It's not twenty lines a day, it's twenty (or twenty-one) sentences a day.
Can a pigeon, a homing pigeon, look forlorn when several hours, say one hundred miles away from home, it's released and flies immediately to the top of a nearby food store to look around, head tilted where the sun lolls behind fish scale clouds. Or is that (yet again) a matter of projection, especially since this reading of forlorn is most intense (most felt) the second time you pass the store - lost yourself, looking for the highway on ramp, where am I.
I don't want to share my nightmares, any of my fears, lest someone - but who am I thinking of, does it make sense if I can't name them, even imagine them in any detail - think, Ah, so that's how I get him.
Updike: paranoia is the natural state of a skidding organism. That may be a paraphrase, and don't ask me to source it.
I'd like to write an essay called The Poet Ron Atkinson. Thinking of the line that goes: "her mind said red/when the twilight." Or something like that. Related to how snow is blue but the brain insists on white. Ginsberg said - why not believe him - he heard the ancient voice of Blake, saw angels and so forth. What if you see that - the holy spirit - and your mind says, No, that's just the play of the light on the water, or the wind moving in the trees, or whatever.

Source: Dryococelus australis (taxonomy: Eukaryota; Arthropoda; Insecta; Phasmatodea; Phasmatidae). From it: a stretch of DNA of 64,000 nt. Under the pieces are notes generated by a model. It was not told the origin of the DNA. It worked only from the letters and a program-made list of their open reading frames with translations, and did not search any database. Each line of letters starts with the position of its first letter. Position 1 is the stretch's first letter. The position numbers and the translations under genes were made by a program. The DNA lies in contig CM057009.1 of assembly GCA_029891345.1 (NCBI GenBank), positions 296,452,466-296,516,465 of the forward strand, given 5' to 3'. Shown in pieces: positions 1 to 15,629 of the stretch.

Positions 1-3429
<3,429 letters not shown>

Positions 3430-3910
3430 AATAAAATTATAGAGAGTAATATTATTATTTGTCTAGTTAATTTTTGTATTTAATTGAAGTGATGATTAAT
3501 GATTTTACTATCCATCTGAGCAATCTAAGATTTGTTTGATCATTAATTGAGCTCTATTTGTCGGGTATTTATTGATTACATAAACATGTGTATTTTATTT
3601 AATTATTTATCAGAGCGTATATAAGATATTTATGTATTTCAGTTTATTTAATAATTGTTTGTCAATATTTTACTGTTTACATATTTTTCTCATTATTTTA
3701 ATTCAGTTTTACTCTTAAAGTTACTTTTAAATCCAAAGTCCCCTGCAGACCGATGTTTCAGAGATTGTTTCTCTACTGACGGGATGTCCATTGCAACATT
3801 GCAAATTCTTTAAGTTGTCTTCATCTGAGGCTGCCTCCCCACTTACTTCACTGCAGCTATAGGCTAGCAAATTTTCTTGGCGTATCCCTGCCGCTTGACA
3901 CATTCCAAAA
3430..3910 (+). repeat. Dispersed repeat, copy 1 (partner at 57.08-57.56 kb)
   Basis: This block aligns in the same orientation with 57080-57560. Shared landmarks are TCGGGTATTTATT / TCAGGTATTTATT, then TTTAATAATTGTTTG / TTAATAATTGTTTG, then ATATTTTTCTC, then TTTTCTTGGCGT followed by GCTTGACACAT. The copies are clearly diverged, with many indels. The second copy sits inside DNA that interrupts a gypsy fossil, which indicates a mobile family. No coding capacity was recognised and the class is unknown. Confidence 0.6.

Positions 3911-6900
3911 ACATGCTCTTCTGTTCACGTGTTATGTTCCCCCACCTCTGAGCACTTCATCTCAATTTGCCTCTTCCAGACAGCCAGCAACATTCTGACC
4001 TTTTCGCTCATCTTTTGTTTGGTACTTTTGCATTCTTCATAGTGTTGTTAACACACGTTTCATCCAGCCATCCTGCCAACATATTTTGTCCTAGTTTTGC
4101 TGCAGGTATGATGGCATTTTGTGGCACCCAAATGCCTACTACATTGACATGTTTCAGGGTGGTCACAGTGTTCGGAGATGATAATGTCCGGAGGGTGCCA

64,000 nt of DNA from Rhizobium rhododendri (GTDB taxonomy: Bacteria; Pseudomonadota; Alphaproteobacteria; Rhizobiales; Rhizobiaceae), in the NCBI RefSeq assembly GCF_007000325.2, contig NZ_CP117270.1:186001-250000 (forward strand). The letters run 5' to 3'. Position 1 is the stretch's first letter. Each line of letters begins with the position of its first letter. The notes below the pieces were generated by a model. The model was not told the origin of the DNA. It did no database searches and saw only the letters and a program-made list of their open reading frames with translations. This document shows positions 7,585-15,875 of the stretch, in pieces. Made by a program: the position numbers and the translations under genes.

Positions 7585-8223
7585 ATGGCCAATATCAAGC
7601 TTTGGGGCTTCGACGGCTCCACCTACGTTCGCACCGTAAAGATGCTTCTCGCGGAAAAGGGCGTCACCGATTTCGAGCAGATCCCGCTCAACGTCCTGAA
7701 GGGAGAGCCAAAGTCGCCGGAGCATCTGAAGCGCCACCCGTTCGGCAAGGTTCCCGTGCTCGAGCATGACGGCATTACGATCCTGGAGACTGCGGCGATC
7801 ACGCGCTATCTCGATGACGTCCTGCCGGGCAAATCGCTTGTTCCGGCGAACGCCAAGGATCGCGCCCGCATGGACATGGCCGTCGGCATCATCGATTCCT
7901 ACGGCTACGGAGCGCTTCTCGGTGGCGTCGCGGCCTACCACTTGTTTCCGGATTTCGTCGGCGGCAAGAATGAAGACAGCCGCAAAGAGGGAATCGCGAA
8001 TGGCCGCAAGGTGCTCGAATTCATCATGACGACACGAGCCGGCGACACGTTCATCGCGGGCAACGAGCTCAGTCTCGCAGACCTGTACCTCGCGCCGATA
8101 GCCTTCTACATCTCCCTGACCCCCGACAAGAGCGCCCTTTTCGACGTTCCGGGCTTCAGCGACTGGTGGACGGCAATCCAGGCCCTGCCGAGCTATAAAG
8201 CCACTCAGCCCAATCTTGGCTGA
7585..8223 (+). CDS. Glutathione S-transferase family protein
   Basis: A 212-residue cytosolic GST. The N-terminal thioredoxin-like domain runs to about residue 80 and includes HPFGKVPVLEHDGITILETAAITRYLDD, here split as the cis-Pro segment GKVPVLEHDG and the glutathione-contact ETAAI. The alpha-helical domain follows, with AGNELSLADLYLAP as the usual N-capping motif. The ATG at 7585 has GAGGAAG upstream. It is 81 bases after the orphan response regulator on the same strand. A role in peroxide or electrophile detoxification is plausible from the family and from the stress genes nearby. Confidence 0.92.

"One of the few pleasures left," is a phrase I use often, in jest, but then of course there is a barb, or is it a sadness, inside the joke. I said it once about the Final Four - happening now but don't ask me diddely - and most recently while sitting in the rocking chair watching Chrisoula dress for bed.
Is it enough to risk readers or do you actually have to go out and find them and say, Hey, look at this.
People - lots of them - lending me their signature. Sure I'll sign that. Oh, I'm so happy you're doing this.
What if everything you think you know is wrong. Is it helpful, at least, to know that much?